I’m pretty sure I’m the baby on the left in the middle photo…

A Father’s Day Gift Guide

While I suspect my own children are combing Father’s Day boards on Pinterest for ways to honor my successfully resisting those urges to flee the rigors of parenting by “going to get some cigarettes” and disappearing until the youngest graduates college, the approach of the holiday has caused me to reflect on what I might get my dad, were he alive today.

My father passed away in 1996 after nearly a year of battling pancreatic cancer. From the day he was diagnosed, I knew it was just a matter of time before it snuffed him out — it is an especially vicious strain of an already dreadful disease. That was proven years later when it took the seemingly invincible Patrick Swayze from us.

On Sunday, June 18, 2017, he would have been 94 years old, so gifts like a Justin Bieber poster or game of Twister might not hit the mark. So I would present him with the following:

A game of catch with my wife. In high school, he thought the world of my then-girlfriend because she could not only drive a tractor, but also threw a softball with enough velocity to make his hand sting. After all, that’s how he wanted us to throw the ball as well. It’s funny — while dads today slowly ease their kids into things, starting by rolling the ball, then tossing underhand then graduating to overhand lobs, mine took joy at firing high-speed softballs at the outstretched mitts of his quivering offspring. He also took keen delight in crushing an overhead shot in tennis that we had no chance of returning. Kevin Costner’s character in Field of Dreams may have longed for “a catch” with his dad, but I’m pretty sure my siblings would take a pass. That said, he told me he knew Trina was “the one” after just one game of catch. He was right.

A brag session about my kids. My dad was all about kids. He sired 14 of them, myself included. As a doctrinaire Catholic, he saw such prolificity as his duty and our achievements as his reward. Viewing us as extensions of himself, he drove us to become leaders OF things without actually driving us TO things. The teenaged me would smolder when he not only refused to drive me to football practice, but often scheduled family events that took nonnegotiable precedent over workouts. Then he would talk to total strangers in the stands at my games and take credit for my accomplishments on the field. So, in his honor, I would sit by his side, sharing a scrapbook of my children, with their achievements listed in large print, and let him take credit for their success as well. And I would smile warmly while he did it.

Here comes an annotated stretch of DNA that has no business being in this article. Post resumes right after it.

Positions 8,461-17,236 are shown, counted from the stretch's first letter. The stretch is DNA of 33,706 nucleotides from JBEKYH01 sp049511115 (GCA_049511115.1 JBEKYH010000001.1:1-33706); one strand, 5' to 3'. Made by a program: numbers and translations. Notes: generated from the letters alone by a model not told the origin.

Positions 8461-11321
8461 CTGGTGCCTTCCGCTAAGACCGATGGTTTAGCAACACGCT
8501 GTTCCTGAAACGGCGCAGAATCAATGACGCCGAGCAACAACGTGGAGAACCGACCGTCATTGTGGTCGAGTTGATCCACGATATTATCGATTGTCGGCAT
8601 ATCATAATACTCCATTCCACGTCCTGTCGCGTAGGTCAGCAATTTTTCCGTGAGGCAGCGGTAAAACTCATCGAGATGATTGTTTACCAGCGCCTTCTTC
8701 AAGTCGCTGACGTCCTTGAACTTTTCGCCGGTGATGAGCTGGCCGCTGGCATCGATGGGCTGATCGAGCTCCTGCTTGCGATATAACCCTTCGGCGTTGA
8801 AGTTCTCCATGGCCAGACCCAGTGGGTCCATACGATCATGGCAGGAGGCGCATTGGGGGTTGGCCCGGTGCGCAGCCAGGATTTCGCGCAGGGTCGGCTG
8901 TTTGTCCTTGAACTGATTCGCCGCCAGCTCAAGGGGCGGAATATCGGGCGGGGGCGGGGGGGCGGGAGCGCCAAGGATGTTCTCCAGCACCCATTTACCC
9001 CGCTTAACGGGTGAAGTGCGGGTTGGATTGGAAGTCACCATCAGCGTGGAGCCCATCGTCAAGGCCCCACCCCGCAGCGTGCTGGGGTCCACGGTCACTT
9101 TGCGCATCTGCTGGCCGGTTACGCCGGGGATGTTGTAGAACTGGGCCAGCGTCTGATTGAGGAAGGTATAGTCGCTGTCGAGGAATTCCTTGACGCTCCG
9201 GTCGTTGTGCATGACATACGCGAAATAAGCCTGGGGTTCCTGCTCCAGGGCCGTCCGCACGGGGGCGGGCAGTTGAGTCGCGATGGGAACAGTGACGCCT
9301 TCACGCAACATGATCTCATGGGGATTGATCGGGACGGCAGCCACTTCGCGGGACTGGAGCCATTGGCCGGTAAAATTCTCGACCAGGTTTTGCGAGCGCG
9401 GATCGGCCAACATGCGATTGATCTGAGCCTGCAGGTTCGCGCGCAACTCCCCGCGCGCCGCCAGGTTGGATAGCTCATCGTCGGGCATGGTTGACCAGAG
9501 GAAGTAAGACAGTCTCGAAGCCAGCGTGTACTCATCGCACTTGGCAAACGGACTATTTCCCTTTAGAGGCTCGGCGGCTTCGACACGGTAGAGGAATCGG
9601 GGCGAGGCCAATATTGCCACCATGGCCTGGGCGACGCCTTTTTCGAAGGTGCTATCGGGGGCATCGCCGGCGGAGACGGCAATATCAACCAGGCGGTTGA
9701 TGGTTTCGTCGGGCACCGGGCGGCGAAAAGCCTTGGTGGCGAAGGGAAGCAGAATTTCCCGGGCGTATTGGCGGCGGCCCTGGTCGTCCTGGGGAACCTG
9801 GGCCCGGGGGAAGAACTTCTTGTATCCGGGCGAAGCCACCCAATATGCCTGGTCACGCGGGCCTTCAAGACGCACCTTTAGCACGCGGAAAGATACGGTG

A rendition of De Colores. Born and raised in Wichita, Kansas, my dad was as Midwesternly white as a guy could get, but he harbored a lifelong crush on Sophia Loren and was powerless in the face of the song De Colores. The Loren thing was a matter of personal preference, but his love for the song was connected to the spiritual awakening that he, like so many Catholics of his generation, experienced as the Cursillo movement swept the world in the 1970s. The Cursillo theme song became his tear-inducing kryptonite, so De Colores became our leverage when we wanted something from him. If he were here, I’d learn the actual words then sing it and ask for nothing in return.

A rendition of Oh, Danny Boy. Music was a big part of our family and at least a third of the offspring can play guitar, so get-togethers typically progress into a singalong at some point. We still launch into it from time to time, knowing how much he loved his namesake Irish folksong. I think it made him feel connected to something bigger, more enduring than himself. We sang it on his birthdays, St. Patrick’s Day and whenever else we needed to loosen him up. I’m pretty sure my brother, Paul (or was it Vincent? So many brothers…), sang it at his funeral, so I’d definitely draft him to get things started.

A whole pack of Necco Wafers. Raising 14 kids is hard work and, as the father of three, I suspect it was incredibly expensive, whether the cost was measured in 1949 dollars when my oldest brother, Chris, was born or in 1969 when the youngest sibling, Gregory, came along. I can recall family drives when my dad would pull the station wagon over for a treat. He would disappear into a drugstore and emerge with a single sleeve of Necco (short for New England Confectionary Company) Wafers and charge the oldest sibling present with distributing them equally. Since fighting was not allowed, we typically had to content ourselves with a single wafer, savoring the unremarkable sweetness as it dissolved on our tongues.

A thank you. Like many men, I have mixed emotions about my father’s influence in my life. In my youth, I had high hopes for my dad, dreaming that he’d be a combination of Super Man and Bill Bixby’s character on Courtship of Eddie’s Father. Instead, he ended up being who he was: a guy who had a pile of kids and did his best to send them into the world ready to make a difference. As I survey my siblings, I see a group of people who are forthright in their diverse beliefs and committed to bringing more compassion to their relationships than they experienced. As I reflect on my own 22 or so years of fatherhood, I see a guy who has fallen short more times than I can count, but keeps striving. At the end of the day, I love my wife, I love my kids and they know it. Whereas some of my siblings skipped my dad’s funeral, I stand a strong chance of 100% attendance at mine, so it appears I’ve improved on my predecessor’s record. I think he would have liked that, too.

So, if your dad is still around, be sure to give him a gift HE wants and let him know you think he earned it.

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